A classic statement on the development of gender roles says that the child takes over the content of their gender role from the parent of the same sex and its appreciation and meaning from the parent of the opposite sex. In this sense gender roles thus have at least two dimensions. The following examples from child guidance can be looked at against the background of such differentiation.
Who can piss the furthest?
A small episode from a suburban neighbourhood. Four boys have gone out together one afternoon to the local wood for a competition to see who can piss the furthest. It turns out that Sasha is the clear winner, quite far behind him are Alex and Josh, and last of all comes Drago. The result is now expertly discussed in detail. It turns out that ten minutes before the competition Drago desperately needed to pee and could no longer hold it in. This puts his defeat into perspective and he has saved face. No one laughs at him. The other boys can understand his situation. As far as Sasha’s victory is concerned, everyone agrees that it is due to a ballistic advantage: because Sasha can bend his upper body particularly far backwards without tipping over. This means that he can start at a more favourable angle. And Josh deserves understanding. He had a phimosis operation three weeks ago and the boys believe that his urethra has been bent in some way as a result. “Who cares,” says Sasha. “We’re really all equally good,” he adds, sharing his victory with the other boys. Happy in the feeling of unity they begin to warm up – a football match is due to start soon… Then, like a bolt out of the blue, Alex’s mother comes storming over. “I watched you very closely,” she calls as she approaches. “This disgusting behaviour must stop! What if someone had come by? Or, worse still, a little girl?” The boys are scared. “You obviously think you’re entitled to pee wherever you like.” She clearly feels there is a lot more to say on the subject. The four boys look awkwardly at the ground. “But there will be consequences. Your mothers will get to hear about this.”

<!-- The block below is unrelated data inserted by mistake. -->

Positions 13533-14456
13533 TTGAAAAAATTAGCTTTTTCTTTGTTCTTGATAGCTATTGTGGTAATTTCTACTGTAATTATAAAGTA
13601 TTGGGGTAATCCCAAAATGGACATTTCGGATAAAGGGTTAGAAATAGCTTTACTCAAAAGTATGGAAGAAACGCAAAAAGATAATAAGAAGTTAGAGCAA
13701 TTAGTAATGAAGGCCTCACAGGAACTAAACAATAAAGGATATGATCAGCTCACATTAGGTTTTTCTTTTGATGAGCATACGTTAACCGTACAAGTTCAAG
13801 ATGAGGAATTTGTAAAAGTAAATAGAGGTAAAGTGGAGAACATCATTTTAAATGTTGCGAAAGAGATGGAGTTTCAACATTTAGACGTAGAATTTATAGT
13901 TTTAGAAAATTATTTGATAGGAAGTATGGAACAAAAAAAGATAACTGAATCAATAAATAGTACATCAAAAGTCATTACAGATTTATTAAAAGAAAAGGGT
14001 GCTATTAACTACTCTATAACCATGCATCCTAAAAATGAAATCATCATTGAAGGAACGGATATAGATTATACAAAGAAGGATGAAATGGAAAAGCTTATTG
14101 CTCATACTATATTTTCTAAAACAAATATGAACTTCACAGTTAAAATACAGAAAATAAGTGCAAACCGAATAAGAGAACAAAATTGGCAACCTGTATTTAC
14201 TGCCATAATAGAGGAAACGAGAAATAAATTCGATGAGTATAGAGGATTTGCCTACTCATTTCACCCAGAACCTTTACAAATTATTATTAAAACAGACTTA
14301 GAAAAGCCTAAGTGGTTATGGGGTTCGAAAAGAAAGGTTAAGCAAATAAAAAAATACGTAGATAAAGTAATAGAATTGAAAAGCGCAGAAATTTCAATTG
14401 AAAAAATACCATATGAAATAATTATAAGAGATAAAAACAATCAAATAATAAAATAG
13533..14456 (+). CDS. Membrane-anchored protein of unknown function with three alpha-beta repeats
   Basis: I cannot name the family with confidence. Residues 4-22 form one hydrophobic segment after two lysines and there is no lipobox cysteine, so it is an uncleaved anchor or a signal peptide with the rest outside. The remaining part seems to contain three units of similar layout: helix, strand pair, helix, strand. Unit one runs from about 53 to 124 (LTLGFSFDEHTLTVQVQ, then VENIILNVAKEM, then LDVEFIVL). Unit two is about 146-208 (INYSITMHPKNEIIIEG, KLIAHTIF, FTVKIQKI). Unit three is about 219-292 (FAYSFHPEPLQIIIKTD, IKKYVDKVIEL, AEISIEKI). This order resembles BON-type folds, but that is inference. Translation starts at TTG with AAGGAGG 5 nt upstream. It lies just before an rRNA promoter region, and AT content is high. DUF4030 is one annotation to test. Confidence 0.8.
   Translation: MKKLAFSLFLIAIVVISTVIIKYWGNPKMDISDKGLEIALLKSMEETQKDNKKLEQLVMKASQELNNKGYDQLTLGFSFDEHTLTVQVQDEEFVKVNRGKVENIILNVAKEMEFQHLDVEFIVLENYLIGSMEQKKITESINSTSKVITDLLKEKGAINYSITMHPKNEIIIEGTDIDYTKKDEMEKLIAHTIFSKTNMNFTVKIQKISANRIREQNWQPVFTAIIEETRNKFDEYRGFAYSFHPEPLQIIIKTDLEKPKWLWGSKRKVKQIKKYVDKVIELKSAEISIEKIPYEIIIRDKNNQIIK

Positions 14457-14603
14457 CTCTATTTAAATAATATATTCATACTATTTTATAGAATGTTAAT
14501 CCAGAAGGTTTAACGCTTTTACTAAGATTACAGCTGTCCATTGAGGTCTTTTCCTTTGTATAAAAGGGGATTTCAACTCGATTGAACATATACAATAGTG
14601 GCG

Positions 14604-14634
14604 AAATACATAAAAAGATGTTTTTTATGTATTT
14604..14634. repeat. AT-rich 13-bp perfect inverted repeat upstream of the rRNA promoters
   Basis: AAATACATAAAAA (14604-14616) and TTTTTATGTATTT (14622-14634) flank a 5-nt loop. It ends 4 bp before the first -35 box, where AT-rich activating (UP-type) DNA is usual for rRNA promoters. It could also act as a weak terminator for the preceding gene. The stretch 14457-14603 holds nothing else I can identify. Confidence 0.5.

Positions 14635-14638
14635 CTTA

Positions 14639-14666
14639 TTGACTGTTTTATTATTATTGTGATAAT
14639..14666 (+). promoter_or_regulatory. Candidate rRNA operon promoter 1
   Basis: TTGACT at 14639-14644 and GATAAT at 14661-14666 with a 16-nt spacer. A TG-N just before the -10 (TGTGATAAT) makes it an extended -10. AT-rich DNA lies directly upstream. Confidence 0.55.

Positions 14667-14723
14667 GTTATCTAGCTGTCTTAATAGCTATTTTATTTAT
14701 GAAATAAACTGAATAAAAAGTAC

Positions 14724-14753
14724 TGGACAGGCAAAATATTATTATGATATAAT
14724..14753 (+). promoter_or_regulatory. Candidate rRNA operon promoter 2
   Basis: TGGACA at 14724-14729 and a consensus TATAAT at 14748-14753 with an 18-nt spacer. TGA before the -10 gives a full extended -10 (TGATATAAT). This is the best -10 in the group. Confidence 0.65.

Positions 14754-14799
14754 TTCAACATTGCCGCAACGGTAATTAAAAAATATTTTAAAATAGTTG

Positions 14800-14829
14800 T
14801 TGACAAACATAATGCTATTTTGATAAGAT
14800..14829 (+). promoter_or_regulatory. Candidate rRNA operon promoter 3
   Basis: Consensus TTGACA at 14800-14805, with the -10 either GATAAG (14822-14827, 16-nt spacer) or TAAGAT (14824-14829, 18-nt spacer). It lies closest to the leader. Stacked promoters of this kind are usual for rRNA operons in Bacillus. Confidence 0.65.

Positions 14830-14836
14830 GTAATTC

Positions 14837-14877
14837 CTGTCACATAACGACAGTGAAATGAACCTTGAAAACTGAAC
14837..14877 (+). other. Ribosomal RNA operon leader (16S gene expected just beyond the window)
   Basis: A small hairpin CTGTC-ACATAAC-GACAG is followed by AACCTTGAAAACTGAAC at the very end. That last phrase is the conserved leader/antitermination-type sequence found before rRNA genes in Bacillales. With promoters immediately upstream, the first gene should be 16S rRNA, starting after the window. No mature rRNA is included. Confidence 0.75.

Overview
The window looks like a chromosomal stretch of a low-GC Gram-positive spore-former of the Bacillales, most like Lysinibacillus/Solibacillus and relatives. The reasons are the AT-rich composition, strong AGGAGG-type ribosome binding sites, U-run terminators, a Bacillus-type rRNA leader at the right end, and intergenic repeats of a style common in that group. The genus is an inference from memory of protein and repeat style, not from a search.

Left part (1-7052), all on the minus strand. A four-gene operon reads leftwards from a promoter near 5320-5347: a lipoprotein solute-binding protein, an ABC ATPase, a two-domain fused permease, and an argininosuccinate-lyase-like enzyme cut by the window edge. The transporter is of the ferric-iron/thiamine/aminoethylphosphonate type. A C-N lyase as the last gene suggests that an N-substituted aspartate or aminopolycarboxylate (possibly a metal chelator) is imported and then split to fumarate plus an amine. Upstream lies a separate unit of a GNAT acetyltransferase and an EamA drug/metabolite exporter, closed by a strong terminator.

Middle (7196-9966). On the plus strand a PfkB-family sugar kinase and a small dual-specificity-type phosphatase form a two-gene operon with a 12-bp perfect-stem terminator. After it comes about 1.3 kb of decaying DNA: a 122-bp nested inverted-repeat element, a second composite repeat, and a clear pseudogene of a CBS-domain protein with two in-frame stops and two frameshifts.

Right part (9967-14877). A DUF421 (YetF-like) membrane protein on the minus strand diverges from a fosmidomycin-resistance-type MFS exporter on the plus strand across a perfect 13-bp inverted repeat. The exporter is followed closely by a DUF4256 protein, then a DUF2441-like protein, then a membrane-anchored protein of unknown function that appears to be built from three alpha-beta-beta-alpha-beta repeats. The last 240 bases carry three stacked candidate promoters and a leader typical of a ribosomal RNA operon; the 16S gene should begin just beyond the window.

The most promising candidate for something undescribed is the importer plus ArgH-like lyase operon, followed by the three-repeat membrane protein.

So what have the four boys now learnt, first, about the content of their gender role and, second, its appreciation?
Another example: two women in their mid-thirties have lived together in a lesbian relationship for many years, feel very close to one another and live their relationship with at least as much commitment and responsibility as we expect heterosexual partners to do. Both of them have wanted a child for a long time. One of the two partners undergoes artificial insemination. The pregnancy and birth go without complications and soon their life together is blessed with a little daughter. One day, the girl is about five years old, she is asked by a playmate in her group who her father is. The girl hesitates – she has never been asked this before. After brief consideration she responds with equal certainty and confidence: “Caroline”.
An answer which might appear strange at first glance. The girl at five years old clearly did not find it upsetting that there was no male attachment figure in the household; on the contrary, she just had to think briefly to which of the two women she wanted to ascribe a paternal function. The irritation was between the two partners when they heard about it – because Caroline was the one who had taken on the biological maternal role. She had carried the child and breast fed her for a long time. In contrast to their daughter, this created sustained uncertainty between the two of them about their gender role.
Once again we can ask: what does a girl who grows up like this learn about the content of her gender role on the one hand and its value on the other?